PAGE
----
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Quality of Life as a Function of Activity in Long-Term Care

Permanent Link: http://ncf.sobek.ufl.edu/NCFE003354/00001

Material Information

Title: Quality of Life as a Function of Activity in Long-Term Care
Physical Description: Book
Language: English
Creator: Chiasson, Henry
Publisher: New College of Florida
Place of Publication: Sarasota, Fla.
Creation Date: 2004
Publication Date: 2004

Subjects

Subjects / Keywords: Long-Term Care
Quality of Life
Activity
Genre: bibliography   ( marcgt )
theses   ( marcgt )
government publication (state, provincial, terriorial, dependent)   ( marcgt )
born-digital   ( sobekcm )
Electronic Thesis or Dissertation

Notes

Abstract: Supported housing is the greatest area of need for persons with chronic severe mental illness. Although successful models for quality housing have been available since the 1960s, most government agencies responsible for providing long-term care continue to use scarce resources to patch up old existing models of care. Historically, state hospitals served as social control mechanisms designed for custodial care and were often overcrowded and understaffed. Most of these hospitals closed between 1960 and 2000 releasing patients to nursing homes or families and communities that were ill-equipped to care for them. Unfortunately nursing homes, while providing an improved quality of life, still fall short, and residents often spend most of their time alone and inactive. Positive quality of life is a reasonable expectation for any disabled citizen. Facilities that provide positive activity are an affordable and practical alternative to placing mentally disabled persons into large nursing homes, or into our nation's growing prison and homeless populations. The current study compared the quality of life of residents of three small group homes. Quality of life was assessed using the WHOQOL-BREF. Activity was measured using the Pleasant Events Schedule. Residents of the home that provided more frequent and more active activity reported a higher quality of life. Some results were mixed, possibly due to the different philosophies of the homes' operators or the gender of the residents.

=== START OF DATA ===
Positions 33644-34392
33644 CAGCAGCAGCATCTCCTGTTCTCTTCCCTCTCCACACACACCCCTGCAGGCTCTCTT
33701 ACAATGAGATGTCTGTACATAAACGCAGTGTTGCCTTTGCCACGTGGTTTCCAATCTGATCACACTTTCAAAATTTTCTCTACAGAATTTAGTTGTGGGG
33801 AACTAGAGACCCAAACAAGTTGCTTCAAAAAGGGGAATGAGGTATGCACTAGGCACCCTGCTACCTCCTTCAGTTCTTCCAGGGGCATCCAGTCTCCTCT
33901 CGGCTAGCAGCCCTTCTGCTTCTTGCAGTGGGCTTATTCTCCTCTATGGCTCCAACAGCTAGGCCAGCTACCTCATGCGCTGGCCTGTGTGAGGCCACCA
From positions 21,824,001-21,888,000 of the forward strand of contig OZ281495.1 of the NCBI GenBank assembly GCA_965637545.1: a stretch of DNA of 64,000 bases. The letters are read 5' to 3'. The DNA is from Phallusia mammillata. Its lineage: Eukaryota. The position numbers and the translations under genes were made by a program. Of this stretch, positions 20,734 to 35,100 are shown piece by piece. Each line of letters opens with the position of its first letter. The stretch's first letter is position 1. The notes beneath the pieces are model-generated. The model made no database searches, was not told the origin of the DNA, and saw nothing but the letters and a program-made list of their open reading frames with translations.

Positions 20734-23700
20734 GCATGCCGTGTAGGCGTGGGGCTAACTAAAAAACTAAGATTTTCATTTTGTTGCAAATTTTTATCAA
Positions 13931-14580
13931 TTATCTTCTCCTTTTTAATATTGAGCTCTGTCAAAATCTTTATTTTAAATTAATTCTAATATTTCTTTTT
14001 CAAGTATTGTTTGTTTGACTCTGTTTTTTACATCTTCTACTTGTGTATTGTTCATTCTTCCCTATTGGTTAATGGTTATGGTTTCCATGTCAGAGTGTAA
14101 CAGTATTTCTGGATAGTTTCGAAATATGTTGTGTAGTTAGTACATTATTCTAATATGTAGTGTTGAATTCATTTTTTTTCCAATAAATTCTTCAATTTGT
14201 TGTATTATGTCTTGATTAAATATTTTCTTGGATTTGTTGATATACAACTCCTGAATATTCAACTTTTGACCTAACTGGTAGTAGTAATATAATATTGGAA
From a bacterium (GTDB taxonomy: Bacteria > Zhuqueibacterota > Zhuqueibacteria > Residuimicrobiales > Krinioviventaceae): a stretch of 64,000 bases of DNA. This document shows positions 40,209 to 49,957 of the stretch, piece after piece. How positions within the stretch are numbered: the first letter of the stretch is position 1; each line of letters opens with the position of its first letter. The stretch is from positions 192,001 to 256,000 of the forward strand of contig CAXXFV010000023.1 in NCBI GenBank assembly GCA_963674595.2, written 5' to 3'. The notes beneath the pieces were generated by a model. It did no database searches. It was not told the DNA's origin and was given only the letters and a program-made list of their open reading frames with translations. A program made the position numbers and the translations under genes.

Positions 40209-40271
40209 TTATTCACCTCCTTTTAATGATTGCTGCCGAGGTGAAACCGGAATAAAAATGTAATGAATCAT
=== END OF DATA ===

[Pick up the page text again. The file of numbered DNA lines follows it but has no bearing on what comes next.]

Statement of Responsibility: by Henry Chiasson
Thesis: Thesis (B.A.) -- New College of Florida, 2004
Electronic Access: RESTRICTED TO NCF STUDENTS, STAFF, FACULTY, AND ON-CAMPUS USE
Bibliography: Includes bibliographical references.
Source of Description: This bibliographic record is available under the Creative Commons CC0 public domain dedication. The New College of Florida, as creator of this bibliographic record, has waived all rights to it worldwide under copyright law, including all related and neighboring rights, to the extent allowed by law.
Local: Faculty Sponsor: Ryan, Kimberly

Record Information

Source Institution: New College of Florida
Holding Location: New College of Florida
Rights Management: Applicable rights reserved.
Classification: local - S.T. 2004 C5